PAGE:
Hog futures surged the most in eight weeks as slumping U.S. pork prices fueled speculation that demand for the meat will increase as consumers shift from more- expensive beef or poultry cuts. Cattle declined.
The value of a 200-pound (91-kilogram) hog carcass fell to 79.41 cents a pound yesterday, a discount of $1.17 to the same amount of beef, according to the U.S Department of Agriculture. Meatpackers slaughtered 1.283 million hogs in the first three days of this week, up 1.6 percent from a year earlier, USDA data show. Smithfield Foods Inc. (SFD:US) said today that pork prices will rise in 2013 on reduced beef supplies.
“Pork has gotten cheap relative to beef, and supermarkets will take advantage of that discount,” David Kruse, a commodity trading adviser at Commstock Investments Inc. in Royal, Iowa, said in a telephone interview. “We are reaching the seasonal peak in hog slaughter and should see supplies begin to taper off 1 or 2 percent into the summer, further boosting demand for hogs.”
Hog futures for April settlement rose 2.5 percent to 81.2 cents a pound at 9:45 a.m. on the Chicago Mercantile Exchange, heading for the biggest gain since Jan. 11. Yesterday, the most- active futures touched 78.25 cents, the lowest since Nov. 7. The price through yesterday was down 7.6 percent this year.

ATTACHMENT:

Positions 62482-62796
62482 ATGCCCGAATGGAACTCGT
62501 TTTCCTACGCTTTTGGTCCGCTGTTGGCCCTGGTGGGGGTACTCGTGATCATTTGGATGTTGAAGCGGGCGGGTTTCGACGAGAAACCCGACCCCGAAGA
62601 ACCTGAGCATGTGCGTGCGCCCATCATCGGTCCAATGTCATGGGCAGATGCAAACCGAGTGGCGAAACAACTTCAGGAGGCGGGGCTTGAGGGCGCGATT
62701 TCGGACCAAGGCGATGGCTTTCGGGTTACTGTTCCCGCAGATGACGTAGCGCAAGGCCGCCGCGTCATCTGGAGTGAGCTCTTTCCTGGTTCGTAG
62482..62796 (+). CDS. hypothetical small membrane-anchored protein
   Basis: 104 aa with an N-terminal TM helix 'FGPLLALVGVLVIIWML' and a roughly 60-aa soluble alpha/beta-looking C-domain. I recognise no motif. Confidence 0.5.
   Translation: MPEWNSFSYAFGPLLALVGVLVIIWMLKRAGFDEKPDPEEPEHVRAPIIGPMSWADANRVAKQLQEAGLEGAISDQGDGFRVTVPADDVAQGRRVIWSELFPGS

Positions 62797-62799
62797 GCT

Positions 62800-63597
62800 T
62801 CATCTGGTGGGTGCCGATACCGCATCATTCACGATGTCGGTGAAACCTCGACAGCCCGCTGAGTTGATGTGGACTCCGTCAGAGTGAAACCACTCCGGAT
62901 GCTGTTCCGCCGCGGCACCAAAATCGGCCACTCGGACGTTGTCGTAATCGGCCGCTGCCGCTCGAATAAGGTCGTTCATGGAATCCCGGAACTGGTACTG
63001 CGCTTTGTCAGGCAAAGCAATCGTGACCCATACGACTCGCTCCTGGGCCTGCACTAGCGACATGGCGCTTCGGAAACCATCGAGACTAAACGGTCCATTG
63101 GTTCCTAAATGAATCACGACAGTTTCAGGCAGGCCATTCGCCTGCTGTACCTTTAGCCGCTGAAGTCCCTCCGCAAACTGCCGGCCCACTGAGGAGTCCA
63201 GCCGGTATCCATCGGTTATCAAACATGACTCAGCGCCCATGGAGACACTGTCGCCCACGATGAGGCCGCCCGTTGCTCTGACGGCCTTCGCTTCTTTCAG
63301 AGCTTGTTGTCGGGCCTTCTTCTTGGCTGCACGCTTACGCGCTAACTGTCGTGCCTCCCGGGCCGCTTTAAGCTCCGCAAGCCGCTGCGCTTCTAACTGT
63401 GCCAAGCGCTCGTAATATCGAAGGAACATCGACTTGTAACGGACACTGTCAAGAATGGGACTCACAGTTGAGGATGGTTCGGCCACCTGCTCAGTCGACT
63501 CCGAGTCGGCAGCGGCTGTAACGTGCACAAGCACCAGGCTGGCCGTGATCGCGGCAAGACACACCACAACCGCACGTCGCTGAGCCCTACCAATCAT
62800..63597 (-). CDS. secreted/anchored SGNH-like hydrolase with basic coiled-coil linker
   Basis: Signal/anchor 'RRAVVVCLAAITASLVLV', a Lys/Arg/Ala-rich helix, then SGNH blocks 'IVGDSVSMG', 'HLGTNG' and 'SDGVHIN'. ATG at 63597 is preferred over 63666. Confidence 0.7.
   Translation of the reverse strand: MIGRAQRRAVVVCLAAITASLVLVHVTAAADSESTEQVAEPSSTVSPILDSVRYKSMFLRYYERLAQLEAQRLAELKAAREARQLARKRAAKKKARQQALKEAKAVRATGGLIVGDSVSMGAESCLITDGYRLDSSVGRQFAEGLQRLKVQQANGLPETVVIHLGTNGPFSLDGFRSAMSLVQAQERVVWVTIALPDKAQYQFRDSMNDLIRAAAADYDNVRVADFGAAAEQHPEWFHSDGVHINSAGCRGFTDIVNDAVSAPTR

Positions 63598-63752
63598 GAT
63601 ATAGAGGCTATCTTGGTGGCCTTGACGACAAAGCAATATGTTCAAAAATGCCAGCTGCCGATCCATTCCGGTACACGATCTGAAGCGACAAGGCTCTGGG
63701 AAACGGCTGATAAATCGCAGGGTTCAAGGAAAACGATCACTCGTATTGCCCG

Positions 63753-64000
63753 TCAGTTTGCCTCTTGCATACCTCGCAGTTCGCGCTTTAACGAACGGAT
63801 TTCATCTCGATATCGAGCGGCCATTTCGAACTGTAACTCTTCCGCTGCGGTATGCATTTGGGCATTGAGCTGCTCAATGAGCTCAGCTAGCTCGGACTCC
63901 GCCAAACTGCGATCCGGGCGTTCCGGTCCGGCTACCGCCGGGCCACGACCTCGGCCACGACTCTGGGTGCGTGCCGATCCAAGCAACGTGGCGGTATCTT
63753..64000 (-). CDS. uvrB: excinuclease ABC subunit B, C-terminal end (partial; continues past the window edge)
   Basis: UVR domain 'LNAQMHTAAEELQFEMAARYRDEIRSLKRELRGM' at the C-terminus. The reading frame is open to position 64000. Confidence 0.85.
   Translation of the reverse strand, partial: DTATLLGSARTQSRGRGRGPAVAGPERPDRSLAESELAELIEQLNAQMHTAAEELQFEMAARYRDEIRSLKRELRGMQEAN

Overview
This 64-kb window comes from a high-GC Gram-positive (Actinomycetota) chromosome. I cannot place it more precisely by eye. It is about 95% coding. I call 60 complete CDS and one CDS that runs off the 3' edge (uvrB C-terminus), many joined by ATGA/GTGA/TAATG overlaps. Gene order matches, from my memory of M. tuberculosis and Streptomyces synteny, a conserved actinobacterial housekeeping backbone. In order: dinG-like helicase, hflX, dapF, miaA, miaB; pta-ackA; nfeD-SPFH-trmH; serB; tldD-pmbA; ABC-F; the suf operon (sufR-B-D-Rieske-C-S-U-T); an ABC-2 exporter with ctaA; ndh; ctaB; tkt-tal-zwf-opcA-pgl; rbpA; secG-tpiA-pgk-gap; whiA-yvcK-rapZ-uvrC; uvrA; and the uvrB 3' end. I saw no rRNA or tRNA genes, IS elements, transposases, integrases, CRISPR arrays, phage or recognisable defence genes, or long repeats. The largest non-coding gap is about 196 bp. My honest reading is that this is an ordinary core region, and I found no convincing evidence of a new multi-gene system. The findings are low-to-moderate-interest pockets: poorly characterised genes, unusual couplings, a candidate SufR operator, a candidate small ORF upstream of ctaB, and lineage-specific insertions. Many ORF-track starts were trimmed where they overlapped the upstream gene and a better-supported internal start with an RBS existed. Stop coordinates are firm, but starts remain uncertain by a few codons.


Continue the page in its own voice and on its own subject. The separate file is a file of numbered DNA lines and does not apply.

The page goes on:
Deutsche Bank AG advised clients today in a report to close short hog positions because pork has become a better value relative to chicken, which should attract more demand from consumers and retailers. The bank also said a USDA report on March 28 may show fewer hogs were bred in the quarter that ended March 1.
Cattle futures for April delivery slid less than 0.1 percent to $1.28775 a pound on the CME, heading for the third straight decline.
Feeder-cattle futures for May settlement rose 0.2 percent to $1.44875 a pound, after fluctuating between gains and losses.
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